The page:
WHO AM I?
T. PIERCE BROWN
As I was meditating on the question Moses asked in Exodus3:11, “Who am I?” the realization occurred to me that there is a difference in the meaning of the question if one accents the “am” and if one accents the “I.” If I raise the question, “Who AM I?” I am concerned with my nature, origin, qualities or essence of my being. It is a sort of neutral question, merely involving a search for my roots or nature. It is a more specific question of the general one David raised in Psalm 8:4, “What is man, that thou art mindful of him and the son of man, that thou visitest him?” If I raise the question Moses raised, “Who am I?” the suggested answer is one implying that I am a nobody. Moses was suggesting his inferiority, or inability to be the kind of person who could lead God’s people. He was not asking for information concerning his identity.
It is important for us to study the implications of both kinds of questions. If we are searching for a philosophical answer, or a biological answer involving our basic nature, we may find all kinds of answers in evolutionary textbooks on biology, or in philosophical works which attempt to answer such questions as “Who am I? From where did I come? What is my purpose on earth? What is my destiny?” It is worth noting that the greatest minds of man from antiquity have probed such questions and have arrived at no satisfactory answers. The only answer that is accurate, definitive, fairly complete and of any value is the answer found in the Bible. I am a being created in the image of God, so valuable that Christ died for me.
The implications of the Biblical answer are as broad and important as life itself. They involve the fact that since I am created in the image of God, I have certain inherent qualities that are wonderful. I have moral qualities, creative instincts, ability to discern right and wrong and make appropriate choices. Any time a person has abilities, he has response abilities, or responsibilities. It is vital for us to have a correct answer to the question, “Who am I and what is my purpose in life?”
On the other hand, if we ask, “Who am I?” and are searching for answers that involve questions about our self worth, or ability to perform certain tasks, we may look in self-help books, or books on psychology. Again, the only answer that is accurate and properly balanced is that found in the Bible. By “properly balanced” I mean that the Bible shows man as sinful and incapable of making the right choices by himself. He is helpless and hopeless, and therefore may view himself as worthless. However, that is not the complete picture, for it also shows that since he is made in the image of God, and God is able and willing to help, we do not have to make the right choices by ourselves, but may follow His guidance. So, instead of the lopsided evaluation of man as a person hereditarily totally depraved, or as a person who is the complete master of his own destiny who can say with confidence, “I’m O.K.; you are O.K.” man is shown at his worst and at his best. When we ask the question, “Who am I?” we need to be aware of the implications of Paul’s admonition in Romans 12:3, “For I say, through the grace that was given me, to every man that is among you, not to think of himself more highly than he ought to think.” This implies that he should think of himself as highly as God revealed him to be, neither too high nor too low.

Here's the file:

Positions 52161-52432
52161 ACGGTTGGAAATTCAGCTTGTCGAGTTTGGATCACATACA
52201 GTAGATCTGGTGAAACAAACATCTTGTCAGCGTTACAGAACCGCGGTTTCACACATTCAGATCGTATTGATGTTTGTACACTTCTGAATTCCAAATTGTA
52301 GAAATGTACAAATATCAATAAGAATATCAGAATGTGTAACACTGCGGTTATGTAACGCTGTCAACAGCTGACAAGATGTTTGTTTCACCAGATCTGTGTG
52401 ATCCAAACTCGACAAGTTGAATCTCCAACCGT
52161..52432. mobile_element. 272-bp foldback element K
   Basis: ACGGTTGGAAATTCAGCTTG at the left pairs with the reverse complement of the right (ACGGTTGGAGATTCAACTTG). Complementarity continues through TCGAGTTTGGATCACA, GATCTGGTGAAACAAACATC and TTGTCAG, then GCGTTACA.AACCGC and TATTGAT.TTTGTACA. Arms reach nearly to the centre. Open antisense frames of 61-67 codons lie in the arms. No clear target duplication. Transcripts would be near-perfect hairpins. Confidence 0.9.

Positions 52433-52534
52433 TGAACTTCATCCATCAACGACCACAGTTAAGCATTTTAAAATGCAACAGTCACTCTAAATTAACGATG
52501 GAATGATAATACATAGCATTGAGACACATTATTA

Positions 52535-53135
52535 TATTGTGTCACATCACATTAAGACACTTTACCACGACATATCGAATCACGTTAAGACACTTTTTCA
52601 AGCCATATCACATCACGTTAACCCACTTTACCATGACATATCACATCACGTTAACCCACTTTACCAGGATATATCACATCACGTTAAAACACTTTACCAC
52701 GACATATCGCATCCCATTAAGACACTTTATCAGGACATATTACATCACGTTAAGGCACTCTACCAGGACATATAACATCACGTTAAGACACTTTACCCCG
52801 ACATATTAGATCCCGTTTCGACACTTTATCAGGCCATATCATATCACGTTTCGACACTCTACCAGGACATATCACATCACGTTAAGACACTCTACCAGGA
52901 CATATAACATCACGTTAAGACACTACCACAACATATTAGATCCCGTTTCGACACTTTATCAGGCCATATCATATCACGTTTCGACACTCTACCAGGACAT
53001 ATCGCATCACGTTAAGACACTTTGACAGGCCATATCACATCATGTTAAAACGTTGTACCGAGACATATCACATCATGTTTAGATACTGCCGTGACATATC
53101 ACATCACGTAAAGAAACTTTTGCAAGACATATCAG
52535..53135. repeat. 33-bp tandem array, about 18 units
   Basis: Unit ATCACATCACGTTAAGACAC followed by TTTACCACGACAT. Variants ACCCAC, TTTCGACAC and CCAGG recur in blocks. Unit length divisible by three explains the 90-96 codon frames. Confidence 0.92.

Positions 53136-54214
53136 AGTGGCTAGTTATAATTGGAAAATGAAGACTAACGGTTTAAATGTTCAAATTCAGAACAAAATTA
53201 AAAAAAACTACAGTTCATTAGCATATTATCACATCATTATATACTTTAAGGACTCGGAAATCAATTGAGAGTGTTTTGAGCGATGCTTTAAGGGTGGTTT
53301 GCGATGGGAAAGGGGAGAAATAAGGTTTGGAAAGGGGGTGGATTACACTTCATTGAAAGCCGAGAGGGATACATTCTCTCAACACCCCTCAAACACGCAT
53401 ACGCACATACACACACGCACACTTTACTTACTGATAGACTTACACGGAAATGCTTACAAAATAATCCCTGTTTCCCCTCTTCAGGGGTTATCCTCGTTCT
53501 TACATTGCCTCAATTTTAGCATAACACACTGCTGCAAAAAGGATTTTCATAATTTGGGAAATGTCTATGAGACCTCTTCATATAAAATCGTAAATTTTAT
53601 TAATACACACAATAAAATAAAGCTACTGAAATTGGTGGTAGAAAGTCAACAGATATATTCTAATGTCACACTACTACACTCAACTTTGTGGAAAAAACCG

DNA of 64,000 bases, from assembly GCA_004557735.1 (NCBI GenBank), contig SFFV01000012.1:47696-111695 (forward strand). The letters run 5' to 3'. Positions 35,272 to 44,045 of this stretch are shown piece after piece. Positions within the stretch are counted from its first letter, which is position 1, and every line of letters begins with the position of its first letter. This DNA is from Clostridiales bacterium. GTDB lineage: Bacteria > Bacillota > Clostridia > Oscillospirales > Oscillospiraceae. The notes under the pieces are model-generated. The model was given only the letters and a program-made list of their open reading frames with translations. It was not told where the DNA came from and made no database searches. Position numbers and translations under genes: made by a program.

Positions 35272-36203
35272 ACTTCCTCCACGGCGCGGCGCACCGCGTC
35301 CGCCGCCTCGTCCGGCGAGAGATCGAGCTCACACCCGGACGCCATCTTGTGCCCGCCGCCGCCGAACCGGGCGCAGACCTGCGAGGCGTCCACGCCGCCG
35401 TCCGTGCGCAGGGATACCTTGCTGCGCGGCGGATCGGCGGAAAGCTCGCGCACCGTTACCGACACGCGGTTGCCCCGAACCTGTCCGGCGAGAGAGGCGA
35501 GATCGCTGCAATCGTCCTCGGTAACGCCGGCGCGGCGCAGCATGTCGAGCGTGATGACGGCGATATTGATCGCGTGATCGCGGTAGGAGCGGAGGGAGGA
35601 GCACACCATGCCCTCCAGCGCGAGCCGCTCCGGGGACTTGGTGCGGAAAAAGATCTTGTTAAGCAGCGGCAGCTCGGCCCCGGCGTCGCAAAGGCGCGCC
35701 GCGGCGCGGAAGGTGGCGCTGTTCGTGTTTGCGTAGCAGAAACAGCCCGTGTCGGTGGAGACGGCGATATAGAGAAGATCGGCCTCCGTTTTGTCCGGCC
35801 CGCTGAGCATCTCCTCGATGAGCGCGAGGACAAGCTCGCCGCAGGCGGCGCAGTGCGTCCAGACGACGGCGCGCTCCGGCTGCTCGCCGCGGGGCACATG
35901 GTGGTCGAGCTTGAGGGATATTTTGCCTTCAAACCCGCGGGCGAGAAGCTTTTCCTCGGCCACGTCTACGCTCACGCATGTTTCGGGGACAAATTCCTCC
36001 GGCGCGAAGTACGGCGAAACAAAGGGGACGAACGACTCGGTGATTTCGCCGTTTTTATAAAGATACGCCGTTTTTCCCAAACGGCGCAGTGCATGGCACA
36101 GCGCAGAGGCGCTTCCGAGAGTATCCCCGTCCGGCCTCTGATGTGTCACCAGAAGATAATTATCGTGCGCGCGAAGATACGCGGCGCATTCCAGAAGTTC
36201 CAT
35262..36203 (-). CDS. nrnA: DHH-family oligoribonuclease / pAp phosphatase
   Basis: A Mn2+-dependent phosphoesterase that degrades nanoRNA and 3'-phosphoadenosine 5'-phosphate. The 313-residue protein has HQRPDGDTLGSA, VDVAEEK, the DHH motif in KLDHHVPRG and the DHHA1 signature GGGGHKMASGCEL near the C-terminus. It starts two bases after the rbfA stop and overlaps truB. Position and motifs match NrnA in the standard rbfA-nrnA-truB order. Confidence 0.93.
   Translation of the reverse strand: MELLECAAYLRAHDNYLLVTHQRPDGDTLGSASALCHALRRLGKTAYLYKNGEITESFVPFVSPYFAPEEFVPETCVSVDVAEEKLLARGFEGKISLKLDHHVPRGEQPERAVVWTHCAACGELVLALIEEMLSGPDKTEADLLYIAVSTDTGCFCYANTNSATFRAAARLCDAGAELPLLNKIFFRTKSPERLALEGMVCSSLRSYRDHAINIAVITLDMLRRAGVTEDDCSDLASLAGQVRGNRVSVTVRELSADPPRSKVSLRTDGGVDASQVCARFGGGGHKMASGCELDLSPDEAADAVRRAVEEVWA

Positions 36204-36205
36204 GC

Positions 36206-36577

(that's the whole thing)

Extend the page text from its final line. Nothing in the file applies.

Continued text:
When Moses asked, “Who am I?” he was asking the kind of question each of us asks when we are faced with a task that seems too great for our small abilities and we have an inferiority complex. As I consider my own life I am often reminded of the story of the man who went to the psychiatrist and said, “I think my problem is an inferiority complex. I think you may be able to help me.” After a careful examination, the psychiatrist said, “Your problem is not that you have an inferiority complex. Your problem is that you are inferior.”
We do not know if Moses was inferior, and if so, to whom. We do know that his limitations were insignificant with God as his helper. It is so with us. God never asks us to do that which it is impossible for us to do with His help. All He requires of us is that we do what we can, where we are, with what we have. Then the marvel of it is that He then enables us to do what we cannot, where we are not, with what we do not have. There are many examples of this in the Bible, but the two that have the most appeal to me are in John 6 and Matthew 14. From a human standpoint it is silly to think of asking a boy with five loaves and two fish to feed 5000. When he did what he could, where he was, with what he had Christ enabled him to do what he could not. It always happens. Peter could not walk on water, but when Jesus said, “Come” he did what he could, and as a result, did what he could not.
If we will but learn and practice the admonitions of Moses and of God, and move on when God says, “Go forward” regardless of fears, limitations and difficulties, we will discover that either we will be able to walk over the difficult waters that confront and confound us, or they will divide and we will walk through them. What difference does it make which one happens? “Though I walk through the valley of the shadow of death, I will fear no evil.” Why? “Thou art with me. Thy rod and thy staff, they comfort me.” This is why the early disciples were able to face difficulty, disaster, danger and death with courage and faith. They learned to some degree what Paul learned. God’s grace is sufficient, no matter what deficiency or thorn in the flesh we may have. We have the same God they had. Thank God, and take courage.